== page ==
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Display area sought for city's neon history

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A lack of display space is a key factor why Sunnyside's historic neon signs can't be housed in the Sunnyside Museum. Pictured in the crowded museum is volunteer John Saras with a recent display item, an 1865 square grand piano.

There was an era in downtown Sunnyside when neon lights flashed, calling out to folks looking for everything from dining to prescription drugs.

That era is gone, with the now darkened Golden Pheasant sign one of the last vestiges of downtown's neon age.

Currently, three of the old neon signs are in storage and a fourth - the Safari restaurant sign - was mothballed following a downtown fire three months ago.

Bill Flower is one of those who is helping with storage of the signs and he says displaying them would require a large space. He also suggested an idea of having an outdoor display area, where the signs could again light up the night air.

John Saras is one of the volunteers at the Sunnyside Museum, and he said the facility would love to someday house a neon sign exhibit.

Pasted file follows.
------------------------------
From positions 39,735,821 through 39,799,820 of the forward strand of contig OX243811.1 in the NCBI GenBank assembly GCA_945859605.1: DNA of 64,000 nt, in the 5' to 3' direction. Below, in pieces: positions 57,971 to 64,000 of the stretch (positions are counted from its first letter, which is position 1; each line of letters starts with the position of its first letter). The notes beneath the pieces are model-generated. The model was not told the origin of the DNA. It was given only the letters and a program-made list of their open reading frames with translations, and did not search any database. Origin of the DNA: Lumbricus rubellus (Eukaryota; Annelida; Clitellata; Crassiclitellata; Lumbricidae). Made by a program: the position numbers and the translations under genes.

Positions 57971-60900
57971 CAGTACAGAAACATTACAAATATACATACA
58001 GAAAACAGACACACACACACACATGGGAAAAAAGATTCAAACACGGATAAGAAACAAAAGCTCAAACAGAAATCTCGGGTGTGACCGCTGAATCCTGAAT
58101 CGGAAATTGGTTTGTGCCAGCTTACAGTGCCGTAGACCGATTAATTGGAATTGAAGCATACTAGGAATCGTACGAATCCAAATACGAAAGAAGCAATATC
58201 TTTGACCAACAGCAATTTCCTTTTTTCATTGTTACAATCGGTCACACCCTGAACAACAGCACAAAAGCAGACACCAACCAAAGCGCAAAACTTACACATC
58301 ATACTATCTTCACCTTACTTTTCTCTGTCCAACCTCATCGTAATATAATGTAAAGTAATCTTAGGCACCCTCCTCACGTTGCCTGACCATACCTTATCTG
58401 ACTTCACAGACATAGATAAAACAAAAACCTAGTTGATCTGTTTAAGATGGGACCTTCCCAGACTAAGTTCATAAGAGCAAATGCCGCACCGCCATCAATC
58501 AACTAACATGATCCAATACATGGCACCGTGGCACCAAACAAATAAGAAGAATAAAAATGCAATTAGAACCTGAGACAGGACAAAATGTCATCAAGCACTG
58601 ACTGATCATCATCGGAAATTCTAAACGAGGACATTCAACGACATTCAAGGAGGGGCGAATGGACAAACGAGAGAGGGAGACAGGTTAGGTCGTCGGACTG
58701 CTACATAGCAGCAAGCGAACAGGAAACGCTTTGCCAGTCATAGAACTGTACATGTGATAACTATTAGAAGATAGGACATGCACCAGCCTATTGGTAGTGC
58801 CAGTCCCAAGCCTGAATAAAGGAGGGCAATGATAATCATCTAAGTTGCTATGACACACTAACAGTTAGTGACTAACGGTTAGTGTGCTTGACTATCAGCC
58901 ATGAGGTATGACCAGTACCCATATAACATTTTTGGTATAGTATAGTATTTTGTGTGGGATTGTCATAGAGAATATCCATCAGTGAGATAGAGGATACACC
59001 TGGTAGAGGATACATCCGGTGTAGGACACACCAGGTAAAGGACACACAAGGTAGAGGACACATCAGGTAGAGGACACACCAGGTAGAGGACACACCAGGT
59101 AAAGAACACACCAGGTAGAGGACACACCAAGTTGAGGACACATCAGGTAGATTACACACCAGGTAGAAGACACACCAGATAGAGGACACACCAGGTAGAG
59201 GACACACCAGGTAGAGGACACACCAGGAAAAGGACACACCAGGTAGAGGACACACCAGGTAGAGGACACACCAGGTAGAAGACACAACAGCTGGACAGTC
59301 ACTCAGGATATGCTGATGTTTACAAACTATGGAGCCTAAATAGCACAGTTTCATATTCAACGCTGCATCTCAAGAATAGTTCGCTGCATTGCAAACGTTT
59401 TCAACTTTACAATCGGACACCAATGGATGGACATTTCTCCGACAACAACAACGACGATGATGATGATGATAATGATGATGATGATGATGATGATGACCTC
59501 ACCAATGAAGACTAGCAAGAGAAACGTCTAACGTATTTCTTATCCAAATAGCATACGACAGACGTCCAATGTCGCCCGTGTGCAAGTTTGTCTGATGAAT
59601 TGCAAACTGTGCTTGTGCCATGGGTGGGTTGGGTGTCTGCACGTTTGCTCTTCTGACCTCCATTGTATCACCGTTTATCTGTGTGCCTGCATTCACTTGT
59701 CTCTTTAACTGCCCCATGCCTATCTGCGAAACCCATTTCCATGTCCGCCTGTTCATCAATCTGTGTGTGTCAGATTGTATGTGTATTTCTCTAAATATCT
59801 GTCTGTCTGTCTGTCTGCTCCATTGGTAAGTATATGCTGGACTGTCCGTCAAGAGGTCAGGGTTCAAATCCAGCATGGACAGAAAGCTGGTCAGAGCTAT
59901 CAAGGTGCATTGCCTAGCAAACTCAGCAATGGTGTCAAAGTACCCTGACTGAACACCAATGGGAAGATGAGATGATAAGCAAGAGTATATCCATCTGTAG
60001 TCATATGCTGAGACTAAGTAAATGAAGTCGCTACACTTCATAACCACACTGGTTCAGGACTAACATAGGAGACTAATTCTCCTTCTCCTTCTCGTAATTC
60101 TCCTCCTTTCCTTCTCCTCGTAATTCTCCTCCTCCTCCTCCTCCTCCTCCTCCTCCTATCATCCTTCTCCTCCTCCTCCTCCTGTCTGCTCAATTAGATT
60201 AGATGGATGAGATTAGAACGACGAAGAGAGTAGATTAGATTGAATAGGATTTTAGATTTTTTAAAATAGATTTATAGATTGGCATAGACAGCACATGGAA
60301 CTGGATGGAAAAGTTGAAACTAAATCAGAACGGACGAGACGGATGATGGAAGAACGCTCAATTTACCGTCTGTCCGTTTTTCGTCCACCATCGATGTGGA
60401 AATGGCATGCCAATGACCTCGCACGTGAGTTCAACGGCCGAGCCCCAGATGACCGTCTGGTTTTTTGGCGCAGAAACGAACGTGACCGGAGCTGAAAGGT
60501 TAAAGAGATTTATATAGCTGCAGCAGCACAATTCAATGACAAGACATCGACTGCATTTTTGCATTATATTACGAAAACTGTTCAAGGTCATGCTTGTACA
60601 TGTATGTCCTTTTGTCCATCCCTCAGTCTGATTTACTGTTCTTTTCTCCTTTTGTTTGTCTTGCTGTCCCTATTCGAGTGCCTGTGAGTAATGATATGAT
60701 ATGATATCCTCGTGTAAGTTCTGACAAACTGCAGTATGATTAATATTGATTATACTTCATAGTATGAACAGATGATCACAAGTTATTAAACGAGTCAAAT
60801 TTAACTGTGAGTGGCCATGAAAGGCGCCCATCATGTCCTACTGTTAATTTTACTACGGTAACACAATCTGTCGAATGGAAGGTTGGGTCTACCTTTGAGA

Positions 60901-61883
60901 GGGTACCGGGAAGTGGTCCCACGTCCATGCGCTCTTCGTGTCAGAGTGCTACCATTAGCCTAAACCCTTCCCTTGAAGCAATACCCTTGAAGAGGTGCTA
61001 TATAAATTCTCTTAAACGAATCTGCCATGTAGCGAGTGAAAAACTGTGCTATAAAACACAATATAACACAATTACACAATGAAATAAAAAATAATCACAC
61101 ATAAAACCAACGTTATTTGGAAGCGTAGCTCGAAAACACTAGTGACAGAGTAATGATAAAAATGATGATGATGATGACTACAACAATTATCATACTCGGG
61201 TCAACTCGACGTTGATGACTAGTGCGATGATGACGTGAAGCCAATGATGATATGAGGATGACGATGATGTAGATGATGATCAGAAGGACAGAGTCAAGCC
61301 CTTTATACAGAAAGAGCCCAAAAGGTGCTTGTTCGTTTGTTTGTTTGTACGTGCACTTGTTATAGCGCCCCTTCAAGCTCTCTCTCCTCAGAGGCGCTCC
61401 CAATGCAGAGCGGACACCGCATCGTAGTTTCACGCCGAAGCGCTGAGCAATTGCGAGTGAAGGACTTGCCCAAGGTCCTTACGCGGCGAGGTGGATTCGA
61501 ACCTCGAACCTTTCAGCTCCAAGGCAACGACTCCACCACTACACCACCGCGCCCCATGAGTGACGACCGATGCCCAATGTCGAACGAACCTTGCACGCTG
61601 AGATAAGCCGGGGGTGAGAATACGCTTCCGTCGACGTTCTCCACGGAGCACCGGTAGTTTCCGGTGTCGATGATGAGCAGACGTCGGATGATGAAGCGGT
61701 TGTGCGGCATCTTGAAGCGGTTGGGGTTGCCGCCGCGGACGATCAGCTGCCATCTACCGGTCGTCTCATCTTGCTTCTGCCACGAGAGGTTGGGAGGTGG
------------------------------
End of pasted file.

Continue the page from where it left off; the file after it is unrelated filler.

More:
The problem, he notes, is simply a lack of space in the museum.

"If we had adequate room we'd love to have the signs," Saras says.

He feels the long-term answer is to eventually construct a new building for the museum. Saras said it owns the vacant lot behind the existing museum, so there could be room for expansion.

Saras said there have been attempts to seek grant funding for a new building, but there weren't matching funds available.

As a result, Sunnysiders don't have access to a good bit of their local history.

Saras says that's because the shortage of space means not only closeting the neon signs, but many museum holdings from the city's past are also in storage due to lack of exhibit space.

"It'd be nice to have a bigger building, but in this economy it's wishful thinking," Saras said.

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